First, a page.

I’ll admit I have never formed a daily writing habit. I’ve made several attempts at Nanowrimo. The first time, I thought I was going to write my first published #scifi book, Stupid Humans, in the month of November. I started in November of 2012, and I finished in November…of 2014. Whatever, they didn’t say what year it had to be.
Writing: It’s Complicated
Admittedly, my 176,000+ word first draft was way longer than the 50,000 words required to complete Nanowrimo. Still, I didn’t work on it daily, even during November of 2012. I did work on it several days in a row, then I burned out and wrote maybe every couple days for the rest of the month.
After November ended, I got even lazier and less motivated. I wrote a couple chapters every couple months, then forgot about it for a couple more months. In November of 2012, the store I worked in closed, and I decided to take the opportunity to finish my book while I had the time, so I finally did. I should have used Nanowrimo as an opportunity to develop a daily writing habit, but unfortunately, I didn’t.
After that, I spent a couple years writing two more manuscripts, at one point writing a political satire in three months after losing yet another job (this time to a ten-dollar-an-hour-no-benefits intern). After writing and publishing that one under another pen name, I went back to writing #scifi, slowly working my way through another novel, about a guy who invents a pill to make people more trusting. Then I spent a lot of time writing blog posts, doing interviews, and generally avoiding doing very much writing.
I did manage to write about a chapter a week of a parallel universe book last year, and got to about 35,000 words—maybe a halfway point. Then I got the idea that I wanted to make Stupid Humans a series. So I ended up shelving the parallel universe story, which I will come back to at some point, and starting on the second Stupid Humans book for Nanowrimo of last year.
Developing a Daily Writing Habit
I’ll confess, I cheated. I started writing in October and still didn’t finish in November. I did finish in December, by continuing to write daily. Okay, most days. Nobody’s perfect.
So I finished the second book and started on the third. I considered making writing 1,000 words a day my New Year’s resolution for 2018 (although I usually refuse to make resolutions because I kind of like myself just the way I am). Anyway, I made an exception and decided on an unofficial resolution to try to write 1,000 words a day most days. If I did that, I could write 365,000 words a year! That’s like four books if I don’t go over 100K on any of them and one is only 65K.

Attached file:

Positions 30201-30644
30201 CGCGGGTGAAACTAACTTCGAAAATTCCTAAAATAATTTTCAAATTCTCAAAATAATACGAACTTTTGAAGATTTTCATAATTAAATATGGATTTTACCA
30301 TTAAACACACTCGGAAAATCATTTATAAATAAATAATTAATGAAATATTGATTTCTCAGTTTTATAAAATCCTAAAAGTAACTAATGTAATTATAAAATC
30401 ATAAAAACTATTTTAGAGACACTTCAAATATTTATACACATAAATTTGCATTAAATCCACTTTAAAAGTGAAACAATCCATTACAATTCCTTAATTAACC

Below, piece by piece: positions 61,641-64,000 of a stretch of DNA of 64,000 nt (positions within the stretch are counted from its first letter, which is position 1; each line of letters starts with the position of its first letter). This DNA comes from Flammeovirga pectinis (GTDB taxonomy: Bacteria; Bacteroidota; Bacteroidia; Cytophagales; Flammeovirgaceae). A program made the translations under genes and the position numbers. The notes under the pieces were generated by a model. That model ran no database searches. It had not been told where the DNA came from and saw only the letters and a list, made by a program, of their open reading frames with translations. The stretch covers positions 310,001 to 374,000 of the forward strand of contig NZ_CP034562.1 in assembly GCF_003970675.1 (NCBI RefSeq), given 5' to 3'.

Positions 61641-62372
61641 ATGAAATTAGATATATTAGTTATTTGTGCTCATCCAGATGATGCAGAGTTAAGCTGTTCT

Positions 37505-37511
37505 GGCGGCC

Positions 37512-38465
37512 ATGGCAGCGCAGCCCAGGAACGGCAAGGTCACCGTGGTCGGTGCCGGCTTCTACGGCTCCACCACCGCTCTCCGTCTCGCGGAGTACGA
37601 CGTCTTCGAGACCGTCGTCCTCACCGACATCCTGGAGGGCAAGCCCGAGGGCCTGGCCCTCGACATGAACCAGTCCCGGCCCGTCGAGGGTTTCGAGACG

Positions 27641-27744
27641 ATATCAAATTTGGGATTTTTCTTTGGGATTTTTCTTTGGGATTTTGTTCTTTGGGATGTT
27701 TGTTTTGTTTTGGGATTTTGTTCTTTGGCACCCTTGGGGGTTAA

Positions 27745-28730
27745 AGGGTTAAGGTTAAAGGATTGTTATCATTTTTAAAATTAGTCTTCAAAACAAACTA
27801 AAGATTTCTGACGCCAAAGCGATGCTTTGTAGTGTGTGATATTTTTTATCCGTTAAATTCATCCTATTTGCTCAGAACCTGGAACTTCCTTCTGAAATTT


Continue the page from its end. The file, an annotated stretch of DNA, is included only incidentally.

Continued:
Developing a Writing Habit That Works For Me
Okay, that may have been overreaching a bit. A week in, I’d written on maybe two days. I blamed it on editing the second book, and the trust pill book. Or on having to do writing for freelance clients, like press releases and ad copy. (At one point, I saved a client from who knows how many lawsuits by ensuring his brochures didn’t actually say yoga classes could cure diabetes.) But, I did not manage to write 1,000 words a day of my own stuff.
I gave myself a week off to try to finish editing the second book, finally finished, and decided to start over. I did better with that, and have managed to write most days since then. I missed some Saturdays. I didn’t manage a thousand words every day—some were only 500. I decided writing SOMETHING every day was better than writing nothing. I took another week off last week to finish editing the trust pill book, something I expected to be done by now. Unfortunately, when I went back to the beginning and started rereading it, I realized I hated the first fifth of the book and it needed serious surgery, including a couple complete chapterectomies. I’m not sure why I didn’t fix this stuff before—maybe being away from the manuscript for months gave me perspective and allowed me to grow as a writer. Or maybe I got Hemingway’s famous advice about “Write drunk, edit sober,” backwards. At any rate, I took some time to fix that manuscript up, then got back to writing.
It was easier than I thought. I wrote 1,000 words today, and yesterday, and I plan to tomorrow as well. The biggest thing that has helped me keep this up is starting as soon as I get off the treadmill in the morning. I toss around story ideas in my head while I run, and I figure I’m never going to have better blood flow to my brain than during and right after a workout, so that’s what I do. After I get out of the shower, I make a vegan protein shake with Sunwarrior protein powder and peanut butter, take some active B vitamins that are supposed to have a nootropic effect (although that’s probably bullshit, I like to think it makes my brain work better), and sit down to write.
But the most important thing I do for my daily writing habit is I force myself to write something before I do anything else—check my email, go on Facebook, etc. That way I write a thousand words before I get into an argument about whether Star Wars or Star Trek is better (Star Trek all the way!). Sure, I still waste time arguing with people on social media (probably more than I should), but at least I got some writing done first, right?
I also remind myself that it’s okay if I don’t have any good ideas for what to write next. One of the best things you can do as a writer is give yourself permission to write something that’s not perfect. If I don’t have a good idea, I write my best bad idea and hope I think of something better. Usually, I do, and I can go back and delete the crap I wrote before it. I guess I could amend Hemingway’s famous advice by saying write drunk, or at least without inhibition, and edit sober, or at least with a very critical eye.
How did you develop a daily writing habit?
V. R. Craft is the author of Stupid Humans, the first in a #scifi series that asks the question, “What if all the intelligent humans ran away from Earth—and we’re what’s left?”